Iverson said he thinks there's enough support to ban the machines in the Senate, while Gronstal said putting a cap on the number of machines allowed is more likely.
Traditionally, the House has taken tougher stands against gambling.
Legislative leaders from both chambers and both parties say they're advising their members to talk with their constituents about the issue.
The Iowa Christian Alliance worked Saturday to make banning the machines part of the Republican platforms during GOP county conventions across the state. Anti-TouchPlay stances were reportedly adopted at conventions in about 35 of Iowa's 99 counties.
That message was part of U.S. Rep. Jim Nussle's campaign speech this weekend.
"Our quality of life should not be denigrated by things like 'Slottery' machines on every street corner tempting our children and taking resources from the people least able to afford the loss," the Republican gubernatorial candidate said in a prepared statement.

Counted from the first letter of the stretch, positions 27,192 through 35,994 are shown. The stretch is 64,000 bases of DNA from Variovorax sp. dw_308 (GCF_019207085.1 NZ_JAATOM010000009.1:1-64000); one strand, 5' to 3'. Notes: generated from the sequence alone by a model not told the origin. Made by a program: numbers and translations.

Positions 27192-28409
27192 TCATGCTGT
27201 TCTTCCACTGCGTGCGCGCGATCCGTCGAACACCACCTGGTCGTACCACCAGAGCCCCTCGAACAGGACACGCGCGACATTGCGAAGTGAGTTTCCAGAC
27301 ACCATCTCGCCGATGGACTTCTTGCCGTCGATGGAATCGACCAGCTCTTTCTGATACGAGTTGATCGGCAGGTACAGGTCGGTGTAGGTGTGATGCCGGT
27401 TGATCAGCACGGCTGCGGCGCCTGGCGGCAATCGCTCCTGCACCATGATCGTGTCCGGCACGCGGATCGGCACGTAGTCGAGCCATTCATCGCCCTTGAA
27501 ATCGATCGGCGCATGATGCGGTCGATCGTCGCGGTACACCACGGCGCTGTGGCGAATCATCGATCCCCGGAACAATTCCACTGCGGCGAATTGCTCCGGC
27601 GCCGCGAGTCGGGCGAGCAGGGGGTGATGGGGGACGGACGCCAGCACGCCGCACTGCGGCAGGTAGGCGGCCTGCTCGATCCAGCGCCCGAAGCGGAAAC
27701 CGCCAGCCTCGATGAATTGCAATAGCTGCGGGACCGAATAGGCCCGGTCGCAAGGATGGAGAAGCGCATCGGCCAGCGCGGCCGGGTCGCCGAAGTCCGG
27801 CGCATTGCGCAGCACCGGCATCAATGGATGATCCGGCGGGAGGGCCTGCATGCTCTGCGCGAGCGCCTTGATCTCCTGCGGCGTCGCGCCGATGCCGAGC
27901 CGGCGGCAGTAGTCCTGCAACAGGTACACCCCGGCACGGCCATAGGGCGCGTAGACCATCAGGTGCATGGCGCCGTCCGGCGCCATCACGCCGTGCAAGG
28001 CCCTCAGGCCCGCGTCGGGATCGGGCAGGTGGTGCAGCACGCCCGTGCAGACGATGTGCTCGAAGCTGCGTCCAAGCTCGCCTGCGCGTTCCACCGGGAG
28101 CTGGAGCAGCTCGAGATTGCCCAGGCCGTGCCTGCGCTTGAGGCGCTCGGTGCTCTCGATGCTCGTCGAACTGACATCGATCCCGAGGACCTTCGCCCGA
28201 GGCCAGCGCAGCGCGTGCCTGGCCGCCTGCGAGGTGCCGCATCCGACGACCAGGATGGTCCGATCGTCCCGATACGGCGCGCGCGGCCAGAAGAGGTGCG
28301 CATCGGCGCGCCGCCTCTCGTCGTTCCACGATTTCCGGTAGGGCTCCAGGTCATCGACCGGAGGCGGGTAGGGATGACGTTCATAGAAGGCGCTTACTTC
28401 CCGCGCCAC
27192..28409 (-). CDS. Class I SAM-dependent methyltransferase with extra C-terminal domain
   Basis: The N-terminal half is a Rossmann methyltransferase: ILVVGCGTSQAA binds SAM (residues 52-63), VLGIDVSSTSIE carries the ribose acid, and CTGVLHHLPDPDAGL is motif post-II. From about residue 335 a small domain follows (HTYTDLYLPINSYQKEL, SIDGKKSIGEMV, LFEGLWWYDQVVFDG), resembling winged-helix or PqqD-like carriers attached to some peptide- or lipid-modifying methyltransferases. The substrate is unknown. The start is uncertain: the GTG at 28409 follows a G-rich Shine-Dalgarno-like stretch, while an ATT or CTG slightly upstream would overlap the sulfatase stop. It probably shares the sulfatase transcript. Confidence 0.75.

The Petroleum Marketers and Convenience Stores of Iowa sounded the alarm to its members late last week in an e-mail from the group's president, Dawn Carlson.
"Both parties of the Iowa House of Representatives are caucusing in private meetings . . . on the ban of TouchPlay. A compromise being talked about seriously is banning TouchPlay in (convenience) stores and grocery stores. Understand, we are on the verge of losing TouchPlay," she wrote. "Come lobby in person, bring your customers, winners, and players who appreciate the entertainment offered responsibly."
She also wrote: "Our private industry investment in TouchPlay and the expenses and liabilities against the state should they vote to take away TouchPlay have been communicated. The potential decision by (convenience) stores to boycott the sale of all lottery products — as has been voiced by many c-stores — has been communicated.